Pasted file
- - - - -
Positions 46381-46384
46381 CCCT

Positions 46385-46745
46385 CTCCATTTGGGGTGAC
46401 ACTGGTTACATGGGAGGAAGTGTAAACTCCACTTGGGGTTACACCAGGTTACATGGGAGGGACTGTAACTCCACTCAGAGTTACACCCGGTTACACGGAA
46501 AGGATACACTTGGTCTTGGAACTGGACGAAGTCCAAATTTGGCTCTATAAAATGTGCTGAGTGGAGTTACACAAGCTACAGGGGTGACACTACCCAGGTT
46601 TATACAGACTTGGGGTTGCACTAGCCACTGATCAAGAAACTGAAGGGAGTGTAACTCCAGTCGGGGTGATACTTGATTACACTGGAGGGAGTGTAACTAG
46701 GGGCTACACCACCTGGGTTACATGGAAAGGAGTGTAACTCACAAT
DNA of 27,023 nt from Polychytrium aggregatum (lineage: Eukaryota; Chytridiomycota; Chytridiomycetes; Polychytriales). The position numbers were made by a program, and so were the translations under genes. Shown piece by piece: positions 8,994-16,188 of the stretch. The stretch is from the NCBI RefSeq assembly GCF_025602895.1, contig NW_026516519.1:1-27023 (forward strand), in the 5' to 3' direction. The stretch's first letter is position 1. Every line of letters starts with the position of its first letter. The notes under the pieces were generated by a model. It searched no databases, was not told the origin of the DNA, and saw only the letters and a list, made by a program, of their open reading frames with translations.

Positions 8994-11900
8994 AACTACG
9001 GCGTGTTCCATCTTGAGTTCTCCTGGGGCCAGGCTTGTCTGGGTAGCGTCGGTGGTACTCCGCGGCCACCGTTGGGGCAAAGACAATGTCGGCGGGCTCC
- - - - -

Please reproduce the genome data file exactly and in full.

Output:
Positions 46381-46384
46381 CCCT

Positions 46385-46745
46385 CTCCATTTGGGGTGAC
46401 ACTGGTTACATGGGAGGAAGTGTAAACTCCACTTGGGGTTACACCAGGTTACATGGGAGGGACTGTAACTCCACTCAGAGTTACACCCGGTTACACGGAA
46501 AGGATACACTTGGTCTTGGAACTGGACGAAGTCCAAATTTGGCTCTATAAAATGTGCTGAGTGGAGTTACACAAGCTACAGGGGTGACACTACCCAGGTT
46601 TATACAGACTTGGGGTTGCACTAGCCACTGATCAAGAAACTGAAGGGAGTGTAACTCCAGTCGGGGTGATACTTGATTACACTGGAGGGAGTGTAACTAG
46701 GGGCTACACCACCTGGGTTACATGGAAAGGAGTGTAACTCACAAT
DNA of 27,023 nt from Polychytrium aggregatum (lineage: Eukaryota; Chytridiomycota; Chytridiomycetes; Polychytriales). The position numbers were made by a program, and so were the translations under genes. Shown piece by piece: positions 8,994-16,188 of the stretch. The stretch is from the NCBI RefSeq assembly GCF_025602895.1, contig NW_026516519.1:1-27023 (forward strand), in the 5' to 3' direction. The stretch's first letter is position 1. Every line of letters starts with the position of its first letter. The notes under the pieces were generated by a model. It searched no databases, was not told the origin of the DNA, and saw only the letters and a list, made by a program, of their open reading frames with translations.

Positions 8994-11900
8994 AACTACG
9001 GCGTGTTCCATCTTGAGTTCTCCTGGGGCCAGGCTTGTCTGGGTAGCGTCGGTGGTACTCCGCGGCCACCGTTGGGGCAAAGACAATGTCGGCGGGCTCC